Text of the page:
The Department of Health and Human Services is the funding agency of choice for many life sciences startups.
Who Awards SBIR/STTR in HHS?
Within the Department of Health and Human Services, the major SBIR granting institution is the National Institutes of Health (NIH). The NIH has a broad mission that involves applying knowledge for the benefit of health enhancement, longevity, and reduction of disability and illness. Within the NIH are 27 Institutes and Centers (ICs), 23 of which provide SBIR or STTR awards. Of the many NIH Institutes and Centers, the National Cancer Institute (NCI) has the largest budget, followed by the National Institute of Allergies and Infectious Diseases (NIAID) and the National Heart, Lung, and Blood Institute (NHLBI).
The Funding Opportunity
The NIH’s SBIR and STTR programs usually release their funding opportunity announcements (FOA) as omnibus solicitations, through which applicants can submit a project to be considered by any of the 23 NIH ICs, the Center for Disease Control (CDC), and the Food and Drug Administration (FDA). Uniquely within HHS, the omnibus solicitation for a given year has three due dates, usually in January, April, and September. The NIH always recommends that you contact the IC Program Manager before submitting an SBIR application, as the Program Manager’s job is to know the solicitation and how it is being interpreted by the IC.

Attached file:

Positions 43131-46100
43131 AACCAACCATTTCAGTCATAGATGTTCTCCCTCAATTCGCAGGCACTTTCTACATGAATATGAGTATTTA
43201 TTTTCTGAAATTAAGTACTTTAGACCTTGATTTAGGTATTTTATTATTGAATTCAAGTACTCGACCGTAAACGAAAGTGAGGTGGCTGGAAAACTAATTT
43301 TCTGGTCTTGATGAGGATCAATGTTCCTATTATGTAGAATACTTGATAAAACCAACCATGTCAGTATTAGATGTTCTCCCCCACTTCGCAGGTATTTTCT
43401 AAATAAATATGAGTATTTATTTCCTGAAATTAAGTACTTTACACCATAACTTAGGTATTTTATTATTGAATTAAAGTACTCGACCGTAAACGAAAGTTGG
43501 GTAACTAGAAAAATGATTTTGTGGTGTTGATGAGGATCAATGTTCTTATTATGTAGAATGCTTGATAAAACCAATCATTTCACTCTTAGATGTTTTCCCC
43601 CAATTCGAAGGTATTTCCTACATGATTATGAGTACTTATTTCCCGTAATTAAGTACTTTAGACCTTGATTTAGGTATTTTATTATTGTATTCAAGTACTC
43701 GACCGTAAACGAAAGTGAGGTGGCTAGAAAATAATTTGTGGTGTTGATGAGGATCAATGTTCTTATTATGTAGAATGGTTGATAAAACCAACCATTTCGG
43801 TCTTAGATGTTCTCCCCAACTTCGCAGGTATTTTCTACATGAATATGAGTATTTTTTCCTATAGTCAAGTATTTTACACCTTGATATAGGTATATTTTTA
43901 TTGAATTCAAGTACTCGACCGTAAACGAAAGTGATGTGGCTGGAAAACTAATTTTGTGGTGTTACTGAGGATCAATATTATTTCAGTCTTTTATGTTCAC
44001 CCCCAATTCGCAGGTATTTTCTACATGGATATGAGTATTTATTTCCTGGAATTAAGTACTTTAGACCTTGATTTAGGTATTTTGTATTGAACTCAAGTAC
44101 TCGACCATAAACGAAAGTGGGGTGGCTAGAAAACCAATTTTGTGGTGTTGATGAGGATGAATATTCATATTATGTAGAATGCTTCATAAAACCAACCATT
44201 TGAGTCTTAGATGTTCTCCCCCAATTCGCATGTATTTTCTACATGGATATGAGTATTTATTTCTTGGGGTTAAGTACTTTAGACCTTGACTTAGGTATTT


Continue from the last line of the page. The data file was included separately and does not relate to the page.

The hard cap for Phase I SBIR and STTR awards is $225,000 and Phase II awards are capped at $1.5 million. For a proposal that justifies the need for additional funding and addresses a topic on SBA’s approved list for additional funding, these caps can be exceeded via a waiver.
Applicants generally have a 12-14% chance of winning a Phase I SBIR or STTR award from the NIH, based on 2016 numbers. The review process involves applications being initially reviewed, assigned to particular ICs and then reviewed again.
Benefits to Awardees
HHS works with two technical assistance programs to help awardees. Foresight S&T offers the Niche Assessment Program to Phase I awardees to find competitive advantages and market entry strategies, as well as other potential uses of the technology. LARTA provides the Commercialization Accelerator Program to Phase II awardees to assist with strategic/business planning, looking at FDA requirements, manufacturing, patent/licensing issues, and valuing the technology.